For immediate release: February 5, 2019
Boston, MA – Men who have smoked marijuana at some point in their life had significantly higher concentrations of sperm when compared with men who have never smoked marijuana, according to new research led by Harvard T.H. Chan School of Public Health. The study, conducted in the Fertility Clinic at Massachusetts General Hospital, also found that there was no significant difference in sperm concentrations between current and former marijuana smokers.
“These unexpected findings highlight how little we know about the reproductive health effects of marijuana, and in fact of the health effects of marijuana in general,” said Jorge Chavarro, associate professor of nutrition and epidemiology at Harvard Chan School. “Our results need to be interpreted with caution and they highlight the need to further study the health effects of marijuana use.”
The study was published on February 5, 2019 in Human Reproduction.
It is estimated that 16.5% of adults in the U.S. use marijuana, and support for legal recreational use of marijuana has increased dramatically in recent years. Understanding the health effects associated with marijuana use is important given the growing perception that it poses few health hazards.
The researchers hypothesized that marijuana smoking would be associated with worse semen quality. Previous studies on marijuana have suggested that it is associated with negative effects on male reproductive health, but most of those studies had focused on animal models or on men with histories of drug abuse.
For this study, researchers collected 1,143 semen samples from 662 men between 2000 and 2017. On average, the men were 36 years old, and most were white and college educated. Additionally, 317 of the participants provided blood samples that were analyzed for reproductive hormones. To gather information on marijuana use among study participants, researchers used a self-reported questionnaire that asked the men a number of questions about their usage, including if they had ever smoked more than two joints or the equivalent amount of marijuana in their life and if they were current marijuana smokers.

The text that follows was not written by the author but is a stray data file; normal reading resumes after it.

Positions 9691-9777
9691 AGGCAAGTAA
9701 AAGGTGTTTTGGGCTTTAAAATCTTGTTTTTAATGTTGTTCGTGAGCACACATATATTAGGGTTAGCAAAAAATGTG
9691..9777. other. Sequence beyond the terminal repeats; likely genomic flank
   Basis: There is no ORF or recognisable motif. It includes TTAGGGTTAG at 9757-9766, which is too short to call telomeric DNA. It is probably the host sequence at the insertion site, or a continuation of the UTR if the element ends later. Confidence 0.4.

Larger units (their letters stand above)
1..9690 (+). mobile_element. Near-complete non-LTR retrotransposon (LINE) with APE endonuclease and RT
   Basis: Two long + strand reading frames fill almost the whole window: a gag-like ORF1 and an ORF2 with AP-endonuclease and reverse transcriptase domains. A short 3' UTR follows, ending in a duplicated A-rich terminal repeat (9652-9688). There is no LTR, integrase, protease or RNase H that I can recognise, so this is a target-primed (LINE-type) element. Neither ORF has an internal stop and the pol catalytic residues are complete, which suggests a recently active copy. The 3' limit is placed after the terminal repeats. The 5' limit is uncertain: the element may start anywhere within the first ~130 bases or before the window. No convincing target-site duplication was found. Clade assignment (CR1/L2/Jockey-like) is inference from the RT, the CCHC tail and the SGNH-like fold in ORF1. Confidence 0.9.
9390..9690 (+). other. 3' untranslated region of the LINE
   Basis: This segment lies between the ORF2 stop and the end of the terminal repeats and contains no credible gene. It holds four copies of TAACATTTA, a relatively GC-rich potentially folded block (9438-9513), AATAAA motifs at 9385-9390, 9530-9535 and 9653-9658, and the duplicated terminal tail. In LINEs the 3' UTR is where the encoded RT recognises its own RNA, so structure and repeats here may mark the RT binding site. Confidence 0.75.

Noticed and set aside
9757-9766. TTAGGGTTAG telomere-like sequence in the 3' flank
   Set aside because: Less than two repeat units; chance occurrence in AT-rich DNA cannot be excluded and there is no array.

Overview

Among the participants, 365, or 55%, reported having smoked marijuana at some point. Of those, 44% said they were past marijuana smokers and 11% classified themselves as current smokers.
Analysis of the semen samples showed that men who had smoked marijuana had average sperm concentrations of 62.7 million sperm per milliliter of ejaculate while men who had never smoked marijuana had average concentrations of 45.4 million sperm per milliliter of ejaculate. Only 5% of marijuana smokers had sperm concentrations below 15 million/mL (the World Health Organization’s threshold for “normal” levels) compared with 12% of men who had never smoked marijuana.
The study also found that among marijuana smokers, greater use was associated with higher serum testosterone levels.
The researchers cautioned that there are several potential limitations to the findings, including that participants may have underreported marijuana use given its status as an illegal drug for most of the study period. The researchers emphasized that they do not know to what extent these findings may apply to men in the general population as the study population consisted of subfertile men in couples seeking treatment at a fertility center. Additionally, they noted that there are few similar studies to compare their results against.
“Our findings were contrary to what we initially hypothesized. However, they are consistent with two different interpretations, the first being that low levels of marijuana use could benefit sperm production because of its effect on the endocannabinoid system, which is known to play a role in fertility, but those benefits are lost with higher levels of marijuana consumption,” said Feiby Nassan, lead author of the study and a postdoctoral research fellow at Harvard Chan School. “An equally plausible interpretation is that our findings could reflect the fact that men with higher testosterone levels are more likely to engage in risk-seeking behaviors, including smoking marijuana.”
Other Harvard Chan School study authors included Mariel Arvizu, Lidia Mínguez-Alarcón, Paige Williams, and Russ Hauser.
Funding for the study came from National Institute of Environmental Health Sciences grants R01ES009718 and P30ES000002.
“Marijuana smoking and markers of testicular function among men from a fertility centre,” Feiby L. Nassan, Mariel Arvizu, Lidia Mínguez-Alarcón, Paige L. Williams, Jill Attaman, John Petrozza, Russ Hauser, and Jorge Chavarro, Human Reproduction, online February 5, 2019, DOI: 10.1093/humrep/dez002
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Harvard T.H. Chan School of Public Health brings together dedicated experts from many disciplines to educate new generations of global health leaders and produce powerful ideas that improve the lives and health of people everywhere. As a community of leading scientists, educators, and students, we work together to take innovative ideas from the laboratory to people’s lives—not only making scientific breakthroughs, but also working to change individual behaviors, public policies, and health care practices. Each year, more than 400 faculty members at Harvard Chan School teach 1,000-plus full-time students from around the world and train thousands more through online and executive education courses. Founded in 1913 as the Harvard-MIT School of Health Officers, the School is recognized as America’s oldest professional training program in public health.